So now you’re back from an adventure with Micro SD card in hand (it’s tiny so don’t lose it). You want to take a look at the data you captured. Yacht Devices provides a free utility called YDVR converter for Mac, Windows and Linux. You can create tracks in a variety of GPX formats for import into Google Maps or other programs. You can also create CSV files for further processing by spreadsheets or for custom integrations. A printable logbook can also be created using your own custom template which is pretty cool. There is also an XML export option for OpenSkipper and an option for Signal K format.
Signal K is still a work in progress so this conversion utility will need to be updated while the format sorts itself out. OpenSkipper (Windows, Linux) will apparently allow you to decode N2K messages and also replay your recordings while providing a pretty decent log viewer. I didn’t test this functionality because I only have a Mac. If you do, please post your thoughts below.
There are no “unit of measure” options for statute miles or mph when you convert the data. This probably isn’t a big deal because you can choose between nautical miles or the metric system which are more common for boaters. One of the challenges of creating the CSV file is that the units associated with the data aren’t included in the output file. You need to manually keep track of the chosen units when you convert the raw data to CSV with YDVR converter (the column heading just says Depth). The bottom line on this software is that you need to be computer literate to get the most out of it. Beware! Like all software I hope it will improve over time.
I played around with converting the sample data, creating GPX files that I then imported into Google Maps. Google Maps has a nice feature that allows you to upload multiple data sets and then turn them on and off as layers for viewing. What I hadn’t realized was how important it is to choose the right data frequency for your voyage and speed of vessel. The above track was for a sailboat on a 5 hour 36 minute journey doing an average speed of 3.8 mph. I only included data every 20 minutes to make the map look pretty. You can see from the summary that Google thought the journey was just over 5 hours at 2.5 mph average, for a distance of only 12.4 miles. Actual distance traveled was 21.5 miles. Sailboats don’t travel in a straight line for long!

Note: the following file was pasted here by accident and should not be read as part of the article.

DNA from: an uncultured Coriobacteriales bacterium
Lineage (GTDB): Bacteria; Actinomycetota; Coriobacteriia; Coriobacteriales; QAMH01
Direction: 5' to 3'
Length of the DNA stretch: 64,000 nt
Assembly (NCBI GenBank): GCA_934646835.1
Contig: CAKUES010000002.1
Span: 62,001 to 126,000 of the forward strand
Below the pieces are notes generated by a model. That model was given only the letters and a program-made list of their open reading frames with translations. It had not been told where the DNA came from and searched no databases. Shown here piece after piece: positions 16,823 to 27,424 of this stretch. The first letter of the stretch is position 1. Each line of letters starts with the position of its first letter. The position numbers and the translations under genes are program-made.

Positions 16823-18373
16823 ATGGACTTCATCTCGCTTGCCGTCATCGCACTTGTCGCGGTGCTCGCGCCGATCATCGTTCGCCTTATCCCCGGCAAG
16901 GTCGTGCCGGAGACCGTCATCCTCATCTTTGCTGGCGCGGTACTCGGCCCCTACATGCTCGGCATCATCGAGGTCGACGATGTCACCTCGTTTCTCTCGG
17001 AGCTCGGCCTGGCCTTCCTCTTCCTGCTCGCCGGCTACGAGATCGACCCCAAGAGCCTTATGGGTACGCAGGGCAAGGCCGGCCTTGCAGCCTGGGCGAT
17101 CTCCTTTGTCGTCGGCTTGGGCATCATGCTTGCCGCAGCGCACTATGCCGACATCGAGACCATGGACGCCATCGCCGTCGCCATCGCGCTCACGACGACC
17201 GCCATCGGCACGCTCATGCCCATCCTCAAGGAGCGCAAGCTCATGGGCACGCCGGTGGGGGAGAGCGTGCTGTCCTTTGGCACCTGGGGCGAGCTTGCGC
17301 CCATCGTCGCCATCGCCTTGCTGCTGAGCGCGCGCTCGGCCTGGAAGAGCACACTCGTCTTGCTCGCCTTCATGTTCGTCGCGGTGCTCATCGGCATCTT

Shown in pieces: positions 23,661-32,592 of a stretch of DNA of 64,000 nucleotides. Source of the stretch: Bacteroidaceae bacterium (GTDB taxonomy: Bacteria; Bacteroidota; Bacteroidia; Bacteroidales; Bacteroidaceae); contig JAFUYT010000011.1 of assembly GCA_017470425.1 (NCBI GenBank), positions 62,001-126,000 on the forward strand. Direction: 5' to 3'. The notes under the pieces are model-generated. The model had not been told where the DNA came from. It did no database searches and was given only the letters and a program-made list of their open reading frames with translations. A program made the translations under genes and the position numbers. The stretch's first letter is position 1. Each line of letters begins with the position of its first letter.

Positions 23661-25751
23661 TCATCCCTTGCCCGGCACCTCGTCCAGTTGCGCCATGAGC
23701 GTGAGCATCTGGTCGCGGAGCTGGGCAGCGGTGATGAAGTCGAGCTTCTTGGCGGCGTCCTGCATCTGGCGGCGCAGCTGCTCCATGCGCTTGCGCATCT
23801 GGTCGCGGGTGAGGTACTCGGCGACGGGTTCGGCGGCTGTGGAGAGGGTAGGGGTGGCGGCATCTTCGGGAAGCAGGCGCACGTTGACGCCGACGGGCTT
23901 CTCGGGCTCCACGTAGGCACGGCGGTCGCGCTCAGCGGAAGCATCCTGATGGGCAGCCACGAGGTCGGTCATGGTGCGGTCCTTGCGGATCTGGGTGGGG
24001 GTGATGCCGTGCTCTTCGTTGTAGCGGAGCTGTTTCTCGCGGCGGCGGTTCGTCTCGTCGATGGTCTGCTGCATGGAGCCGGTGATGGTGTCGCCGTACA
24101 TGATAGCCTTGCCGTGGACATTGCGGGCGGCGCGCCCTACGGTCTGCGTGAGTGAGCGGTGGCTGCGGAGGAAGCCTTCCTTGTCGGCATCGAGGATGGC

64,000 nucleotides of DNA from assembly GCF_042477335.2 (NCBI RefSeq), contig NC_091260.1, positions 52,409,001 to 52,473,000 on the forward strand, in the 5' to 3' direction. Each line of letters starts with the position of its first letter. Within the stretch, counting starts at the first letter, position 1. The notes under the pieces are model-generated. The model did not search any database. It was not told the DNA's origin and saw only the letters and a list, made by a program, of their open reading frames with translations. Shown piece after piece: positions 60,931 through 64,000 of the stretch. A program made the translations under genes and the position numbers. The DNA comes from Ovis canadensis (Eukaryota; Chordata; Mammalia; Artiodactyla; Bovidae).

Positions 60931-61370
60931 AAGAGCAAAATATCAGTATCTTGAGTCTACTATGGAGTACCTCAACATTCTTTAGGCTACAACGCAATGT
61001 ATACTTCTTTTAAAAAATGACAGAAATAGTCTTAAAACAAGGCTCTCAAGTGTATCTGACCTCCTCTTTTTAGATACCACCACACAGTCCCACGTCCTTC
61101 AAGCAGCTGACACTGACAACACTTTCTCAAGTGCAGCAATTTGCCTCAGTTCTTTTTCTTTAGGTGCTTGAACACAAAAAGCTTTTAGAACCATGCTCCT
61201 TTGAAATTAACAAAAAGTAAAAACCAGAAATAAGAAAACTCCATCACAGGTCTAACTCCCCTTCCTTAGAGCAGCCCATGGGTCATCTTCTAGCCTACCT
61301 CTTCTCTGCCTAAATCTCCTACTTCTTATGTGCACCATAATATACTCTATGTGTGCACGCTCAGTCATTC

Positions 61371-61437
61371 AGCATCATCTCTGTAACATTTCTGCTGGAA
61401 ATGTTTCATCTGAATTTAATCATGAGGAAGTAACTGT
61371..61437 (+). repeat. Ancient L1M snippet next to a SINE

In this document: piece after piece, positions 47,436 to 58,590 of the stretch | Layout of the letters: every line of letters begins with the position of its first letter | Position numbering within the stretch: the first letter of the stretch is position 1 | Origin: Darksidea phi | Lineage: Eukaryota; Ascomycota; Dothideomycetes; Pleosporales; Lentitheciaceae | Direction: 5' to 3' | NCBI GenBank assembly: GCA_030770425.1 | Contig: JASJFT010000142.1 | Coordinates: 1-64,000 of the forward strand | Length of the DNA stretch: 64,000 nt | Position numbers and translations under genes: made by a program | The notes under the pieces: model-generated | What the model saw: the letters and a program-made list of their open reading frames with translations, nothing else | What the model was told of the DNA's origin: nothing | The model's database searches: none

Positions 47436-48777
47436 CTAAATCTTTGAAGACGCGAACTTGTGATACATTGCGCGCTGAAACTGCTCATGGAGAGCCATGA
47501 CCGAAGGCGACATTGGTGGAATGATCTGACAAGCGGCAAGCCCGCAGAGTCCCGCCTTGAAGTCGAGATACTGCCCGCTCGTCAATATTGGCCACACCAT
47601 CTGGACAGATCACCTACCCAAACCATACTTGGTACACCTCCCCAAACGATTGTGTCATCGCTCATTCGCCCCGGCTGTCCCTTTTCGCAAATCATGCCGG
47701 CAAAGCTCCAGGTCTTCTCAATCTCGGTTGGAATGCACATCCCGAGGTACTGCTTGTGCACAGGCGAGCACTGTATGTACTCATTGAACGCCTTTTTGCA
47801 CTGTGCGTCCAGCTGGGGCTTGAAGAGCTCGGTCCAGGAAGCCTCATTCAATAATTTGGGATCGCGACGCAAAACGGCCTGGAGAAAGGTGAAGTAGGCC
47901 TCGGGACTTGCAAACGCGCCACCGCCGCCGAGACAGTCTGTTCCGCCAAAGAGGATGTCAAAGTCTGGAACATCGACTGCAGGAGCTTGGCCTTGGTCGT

The data opens nicely in Google Earth which seems to better support the extra data types present in the GPX file. Google Earth really is mind blowing software. You should check out the new virtual safari, it’s a lot of fun. I wish Google had marine charts! Navionics should think about allowing their free Web App to import GPX files.
By increasing the frequency to once a minute or once every 10 seconds the accuracy improves greatly. If you were in a powerboat you might want more frequent data because you are moving much faster. The map starts to look really crowded when we show data every 10 seconds though. Google Maps has a 5 MB limit when uploading GPX files so you may need to omit some data. The YDVR software makes this easy with frequency settings for seconds, minutes, or hours, all fully configurable.
I’m of the opinion that the voyage recorder provides great value. It really is quite the swiss army knife for data recording. I love that there is support for the Signal K format! Yacht Devices joined NMEA in December and hope to have certification in the next few months. It seems they are committed to developing good products. I look forward to seeing what’s next!
– Safe Boating –